But while La Bompa de Tempa might have been buzzing, I will allow that the streets of the Paris of the South aren’t packed with quite as much excited chatter (studies by the World Health Organisation have shown that Buenos Aires is the noisiest city in Latin America) as usual. 

Portenos tend to beat the summer heat by escaping to Mar de Plata – the premier Argentine beach destination – on the Atlantic Coast for the duration of January and February, despite having just had Christmas off. What can I say, the Argentines are lovers of life… How do/can they afford it? Well as the old adage goes: “An Argentine will make one peso and spend two.” All of which perhaps explains why Argentina seems to be stuck in a permanent financial crisis…


One Porteno who has stayed put is new president, Mauricio Macri. The former mayor of Buenos Aires defeated rival, Daniel Scioli (who shared the previous president Cristina Fernández de Kirchner’s Peronist pedigree) in a runoff election late last year. If you read the international press, chances are you’ll be under the impression that Macri’s upset victory (he won with 51.4% over Mr Scioli’s 48.6% in the second round) prompted jubilant cries of “Vamos Argentina!” together with much fist pumping throughout Buenos Aires’ Parisian style apartments.

And in many, it did. By and large the Buenos Aires residents I’ve encountered are ecstatic that 12 years of Kirchnerismo (a political movement named after the late President Nestor Kirchner and his spouse and successor, Cristina) are over.

For while the Kirchners made a lot of progress – particularly in the early years –  in reducing inequality and unemployment and securing deals with some of Argentina’s creditors, it was under their watch that inflation surged to 30 percent and the poverty gap widened.

Queen Cristina, as she was known, also had no trouble making enemies abroad (she famously called Britain a “crude colonial power in decline” and wrote an open letter – published as a full-page advert in The Guardian and The Independent – to David Cameron “in the name of the Argentine people”, calling for the UK to soften its stance towards the Falkland Islands).


Speaking of which, whatever you do, don’t mention the Malvinas to an Argentine, all of whom have strong passionate opinions on the subject. Make no mistake: the amount of anger and sadness that still surrounds this conflict, has caught me by surprise.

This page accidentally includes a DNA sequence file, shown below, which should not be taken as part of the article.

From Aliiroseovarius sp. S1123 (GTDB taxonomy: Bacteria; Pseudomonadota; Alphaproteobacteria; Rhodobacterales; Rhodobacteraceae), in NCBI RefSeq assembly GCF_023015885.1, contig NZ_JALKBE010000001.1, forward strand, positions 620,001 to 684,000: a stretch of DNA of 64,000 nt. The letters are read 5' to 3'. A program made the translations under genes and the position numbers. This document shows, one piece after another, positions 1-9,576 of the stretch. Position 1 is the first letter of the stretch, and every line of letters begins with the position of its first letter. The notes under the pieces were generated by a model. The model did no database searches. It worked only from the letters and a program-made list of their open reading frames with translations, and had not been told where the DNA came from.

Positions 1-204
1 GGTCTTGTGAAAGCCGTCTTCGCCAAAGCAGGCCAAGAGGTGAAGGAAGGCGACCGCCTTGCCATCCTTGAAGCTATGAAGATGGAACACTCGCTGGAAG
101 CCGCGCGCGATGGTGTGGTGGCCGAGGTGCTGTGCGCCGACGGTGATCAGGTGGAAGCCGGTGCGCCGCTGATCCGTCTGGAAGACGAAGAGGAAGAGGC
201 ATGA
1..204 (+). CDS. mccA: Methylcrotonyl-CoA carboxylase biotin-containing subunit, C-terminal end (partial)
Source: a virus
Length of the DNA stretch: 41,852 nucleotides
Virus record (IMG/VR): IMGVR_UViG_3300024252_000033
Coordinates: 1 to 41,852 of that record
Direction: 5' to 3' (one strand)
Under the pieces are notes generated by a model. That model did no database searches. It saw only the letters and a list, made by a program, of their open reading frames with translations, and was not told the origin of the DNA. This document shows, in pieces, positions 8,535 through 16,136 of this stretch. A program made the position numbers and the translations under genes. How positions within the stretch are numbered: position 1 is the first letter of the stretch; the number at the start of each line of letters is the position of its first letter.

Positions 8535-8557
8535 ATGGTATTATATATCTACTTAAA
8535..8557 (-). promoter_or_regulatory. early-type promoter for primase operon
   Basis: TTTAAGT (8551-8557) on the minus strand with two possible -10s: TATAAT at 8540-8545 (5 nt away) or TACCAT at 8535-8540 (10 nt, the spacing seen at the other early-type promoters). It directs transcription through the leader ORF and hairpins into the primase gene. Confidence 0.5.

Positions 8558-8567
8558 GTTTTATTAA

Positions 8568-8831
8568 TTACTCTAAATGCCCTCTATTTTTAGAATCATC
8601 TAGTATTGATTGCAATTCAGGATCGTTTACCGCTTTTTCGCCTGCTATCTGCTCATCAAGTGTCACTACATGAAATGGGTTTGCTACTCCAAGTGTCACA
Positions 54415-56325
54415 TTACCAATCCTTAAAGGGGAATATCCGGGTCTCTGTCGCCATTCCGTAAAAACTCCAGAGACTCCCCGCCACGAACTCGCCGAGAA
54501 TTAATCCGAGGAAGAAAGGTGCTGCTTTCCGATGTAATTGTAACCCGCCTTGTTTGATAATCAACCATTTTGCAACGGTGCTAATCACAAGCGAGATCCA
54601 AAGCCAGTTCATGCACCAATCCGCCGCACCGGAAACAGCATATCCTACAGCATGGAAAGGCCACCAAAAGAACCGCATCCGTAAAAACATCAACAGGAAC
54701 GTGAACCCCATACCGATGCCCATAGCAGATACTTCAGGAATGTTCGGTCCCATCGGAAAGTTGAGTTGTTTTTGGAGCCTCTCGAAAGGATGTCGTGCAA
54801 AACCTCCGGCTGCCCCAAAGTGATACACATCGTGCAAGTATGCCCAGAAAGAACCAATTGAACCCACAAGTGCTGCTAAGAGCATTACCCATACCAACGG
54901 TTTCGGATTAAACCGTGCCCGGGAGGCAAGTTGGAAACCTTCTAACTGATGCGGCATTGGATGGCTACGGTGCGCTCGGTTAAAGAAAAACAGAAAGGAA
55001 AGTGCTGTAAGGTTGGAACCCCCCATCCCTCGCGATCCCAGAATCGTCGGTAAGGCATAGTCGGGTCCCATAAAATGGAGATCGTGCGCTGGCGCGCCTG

The war took place some 30 years ago and yet posters reasserting Argentina’s claim to the Falkland islands are a common sight on the streets of Buenos Aires. Meanwhile plenty of young people – many of whom weren’t even alive at the time of the skirmish – sport tattoos of the Malvinas in the national colours.

I was asked one evening, while out with an Argentine lawyer (Javier) who speaks five languages and has lived abroad in Brazil and America, as to what we Brits think about the islands. I tentatively tried to explain that the average Brit doesn’t really think much about the Malvinas at all, while simultaneously stressing that we respect the islanders right to self determination.

Wrong answer - Javier’s face noticeably darkened. When I pointed out that all but three islanders chose to stay British in a March 2013 referendum, Javier exploded that the referendum was redundant because the islanders are British. “What is the point of asking Brits if they want to be Brits? It is a waste of time” he exclaimed angrily - and even went so far as to call the islanders “illegal settlers on Argentine soil.”

To the Argentines, it’s obvious that The Falklands belong to Argentina but were wrongly captured, occupied and defended by Britain. They see the islands are part of their identity – it’s tied up with their performance on the world stage – and can't comprehend while Britain won’t hand the islands back… Needless to say, largely due to our different opinions over the Malvinas, Javier and I didn’t make it to date two…

But back to Mr Macri,  the first centre-right leader to come to power since Argentina returned to democracy in 1983. As mentioned many Argentines are thrilled by his victory, heralding it as a the beginning of a new era not only for Argentina but for South America. Since assuming power, the new president – a wealthy businessman of Italian descent – has promised to introduce more pro-business policies, cut deals with foreign creditors and forge closer relations with the US and UK (as opposed to Venezuela and Iran).

However his critics counter that under the “blue eyed millionaire businessman” the country will return to “savage capitalism.” They aren’t making it easy for Macri: everyday a different street is closed with Peronists protesting the departure of ‘Queen Cristina’ who controversially chose to skip the swearing in of her successor.


Not that Macri is exactly a colourless character himself… The 56 year old, who is estranged from his Father and has described his Oxford-educated wife, Juliana Awada, as “insatiable” in bed, was kidnapped by rogue police for 12 days back in 1991 – an experience that prompted him to consider entering the world of politics. First though, the thrice married Macri entered the world of football as president of Boca Juniors (Maradona’s club) from 1996-2008, before becoming mayor of Buenos Aires in 2007 (he was re-elected again in 2011).

It’s early days but after a dark decade there is, with Macri at the helm, a sense of optimism in Argentina right now and a real feeling that the future is bright.

Of course Argentina being Argentina, it’s impossible to say whether this period of peace will last…

Talk to you in two weeks!



To read part one of Kaye’s Postcard from Argentina series, please click here